McClanahan farms 1,300 acres of cotton, 300 acres of soybeans and 160 acres of wheat on hills and bottom ground in west Tennessee. He went to a wider configuration to address the lack of available labor in the region. But he’s run into a few problems.
The conversion itself wasn’t too costly. He traded a year-old 8-row planter, and an old 8-row bedder for a new Case 1200, 12-row vacuum planter and a re-built 12-row bedder and added a 12-row, Redball hooded sprayer for about $36,000.
Other equipment includes two, four-row John Deere 9965 pickers and a six-row Paratill. McClanahan kept an 8-row high-clearance sprayer and an 8-row hooded sprayer.
The producer had difficulty transporting his equipment down narrow county roads even with 8-row equipment. With 12-rows, his routes to fields have become even more circuitous and sometimes, controversial.
For example, his effort to get the county to widen one road exemplified the fact that farmers just aren’t getting any respect these days. After the road was widened and six-inches of gravel put down, a local newspaper ran an article lambasting the county for spending too much time and money on it while neglecting more populated areas. “They think that a farmer doesn’t need a road,” McClanahan said.
Urban sprawl from nearby Memphis has had other impacts on McClanahan. In 1999, the producer was renting one field through a local real estate agent, who had subdivided the property for residential sales. During the middle of the season, the agent sold a five-acre lot right in the middle of the field.
In a gesture that exemplified the divide between farmers and the public, the real estate agent first offered to reimburse McClanahan only for the rent. The producer had to quickly remind him that he had around $350 per acre invested in the crop.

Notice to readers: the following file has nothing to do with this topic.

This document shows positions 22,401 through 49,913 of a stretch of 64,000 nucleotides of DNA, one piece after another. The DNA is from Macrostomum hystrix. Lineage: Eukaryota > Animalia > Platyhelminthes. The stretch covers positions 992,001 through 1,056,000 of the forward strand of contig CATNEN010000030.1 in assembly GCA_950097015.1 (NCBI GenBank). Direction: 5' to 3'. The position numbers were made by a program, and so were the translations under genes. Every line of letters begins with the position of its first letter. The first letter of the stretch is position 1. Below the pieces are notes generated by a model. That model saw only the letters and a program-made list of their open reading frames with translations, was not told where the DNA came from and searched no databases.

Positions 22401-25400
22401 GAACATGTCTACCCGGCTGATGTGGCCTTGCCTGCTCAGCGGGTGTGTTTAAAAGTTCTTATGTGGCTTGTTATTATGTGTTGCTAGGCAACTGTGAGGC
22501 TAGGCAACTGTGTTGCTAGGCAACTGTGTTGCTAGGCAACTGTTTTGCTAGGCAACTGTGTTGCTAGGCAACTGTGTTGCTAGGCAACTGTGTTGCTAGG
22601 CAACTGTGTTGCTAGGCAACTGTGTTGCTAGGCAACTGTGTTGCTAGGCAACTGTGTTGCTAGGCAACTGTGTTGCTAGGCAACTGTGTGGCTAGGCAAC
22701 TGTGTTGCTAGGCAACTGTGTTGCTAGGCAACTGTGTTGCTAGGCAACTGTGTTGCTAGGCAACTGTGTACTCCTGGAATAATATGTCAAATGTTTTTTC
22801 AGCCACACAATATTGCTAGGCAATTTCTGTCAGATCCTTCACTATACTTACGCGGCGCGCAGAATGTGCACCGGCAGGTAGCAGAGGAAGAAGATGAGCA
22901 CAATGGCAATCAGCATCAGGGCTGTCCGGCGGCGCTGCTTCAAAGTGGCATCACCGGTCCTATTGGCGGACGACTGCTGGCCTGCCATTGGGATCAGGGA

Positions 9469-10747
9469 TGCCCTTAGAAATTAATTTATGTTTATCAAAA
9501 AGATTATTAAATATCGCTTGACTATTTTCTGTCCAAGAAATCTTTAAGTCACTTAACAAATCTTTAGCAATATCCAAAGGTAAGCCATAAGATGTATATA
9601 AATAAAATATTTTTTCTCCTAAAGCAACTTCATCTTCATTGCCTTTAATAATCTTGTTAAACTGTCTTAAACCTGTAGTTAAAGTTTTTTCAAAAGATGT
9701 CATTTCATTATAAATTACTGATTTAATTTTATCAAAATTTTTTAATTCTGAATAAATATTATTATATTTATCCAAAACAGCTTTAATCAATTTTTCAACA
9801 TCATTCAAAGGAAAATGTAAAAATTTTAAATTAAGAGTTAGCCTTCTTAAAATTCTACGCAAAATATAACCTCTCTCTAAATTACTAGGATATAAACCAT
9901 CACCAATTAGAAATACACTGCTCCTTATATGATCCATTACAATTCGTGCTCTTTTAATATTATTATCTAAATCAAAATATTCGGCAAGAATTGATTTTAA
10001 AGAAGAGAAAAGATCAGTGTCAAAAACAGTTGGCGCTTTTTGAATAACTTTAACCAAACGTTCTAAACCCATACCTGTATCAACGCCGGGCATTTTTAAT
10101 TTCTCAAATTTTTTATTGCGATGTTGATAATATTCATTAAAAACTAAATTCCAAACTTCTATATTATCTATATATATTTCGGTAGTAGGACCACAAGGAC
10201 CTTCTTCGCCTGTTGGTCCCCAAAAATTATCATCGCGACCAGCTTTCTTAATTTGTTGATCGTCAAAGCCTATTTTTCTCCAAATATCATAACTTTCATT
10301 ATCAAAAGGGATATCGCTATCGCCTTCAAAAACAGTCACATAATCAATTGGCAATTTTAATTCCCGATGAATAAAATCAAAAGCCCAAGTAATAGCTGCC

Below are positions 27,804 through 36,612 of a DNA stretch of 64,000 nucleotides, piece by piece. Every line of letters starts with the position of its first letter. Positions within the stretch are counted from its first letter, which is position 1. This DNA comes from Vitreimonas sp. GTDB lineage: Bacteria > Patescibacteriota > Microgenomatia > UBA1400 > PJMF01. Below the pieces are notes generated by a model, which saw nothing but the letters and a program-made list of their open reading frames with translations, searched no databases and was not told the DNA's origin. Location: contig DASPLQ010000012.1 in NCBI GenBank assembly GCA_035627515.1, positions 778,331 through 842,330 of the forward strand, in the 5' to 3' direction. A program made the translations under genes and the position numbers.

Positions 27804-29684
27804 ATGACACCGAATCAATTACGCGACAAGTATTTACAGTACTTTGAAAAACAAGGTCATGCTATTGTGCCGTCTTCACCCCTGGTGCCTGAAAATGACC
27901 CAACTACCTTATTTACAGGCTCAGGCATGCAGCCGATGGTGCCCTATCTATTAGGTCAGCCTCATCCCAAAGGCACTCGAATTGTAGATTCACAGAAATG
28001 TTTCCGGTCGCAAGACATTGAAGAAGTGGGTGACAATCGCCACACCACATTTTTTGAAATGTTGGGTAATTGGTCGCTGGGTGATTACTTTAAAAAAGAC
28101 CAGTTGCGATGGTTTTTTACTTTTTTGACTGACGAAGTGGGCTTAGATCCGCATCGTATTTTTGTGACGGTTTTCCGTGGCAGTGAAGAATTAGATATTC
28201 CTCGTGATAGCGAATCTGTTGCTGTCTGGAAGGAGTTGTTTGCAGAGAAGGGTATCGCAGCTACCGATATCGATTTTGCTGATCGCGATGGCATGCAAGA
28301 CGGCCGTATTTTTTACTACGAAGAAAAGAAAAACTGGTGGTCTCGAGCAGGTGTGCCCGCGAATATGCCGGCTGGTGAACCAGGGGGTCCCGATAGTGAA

Fortunately, they reached an agreement for the purchaser to pay McClanahan for his inputs and the producer bushogged the cotton. Ironically, the land was left untouched until after harvest. Today, a big, brick house stands in the middle of the lot and the surrounding field lays fallow. Unfortunately, the real estate agent is reluctant to rent any for-sale cropland to McClanahan.
Loss of land to subdivisions has also resulted in more than the usual number of irregular-shaped fields, further complicating McClanahan’s conversion to 12-row equipment.
“If I had rectangular fields, it would come out even. On my no-till land, I lost 80 acres out of 480 acres around the ends. I was able to get a lot closer to the ends with the 8-row. It cost you in fertilizer and chemicals.”
On one field, he paid for fertilizer on 113 acres and only planted 78 acres. “It wasn’t just due to the ends. There were a lot of terraces on the field too and they were built to accommodate 8-row equipment.”
McClanahan is far from giving up on wider equipment, however. When he does get a big rig moving in a field, “I can eat up some land in a hurry. I like that part. The most I’ve ever planted with an 8-row planter is 175 acres a day. I’ve planted 300 or better with the 12-row. But that’s on some of my bigger fields.”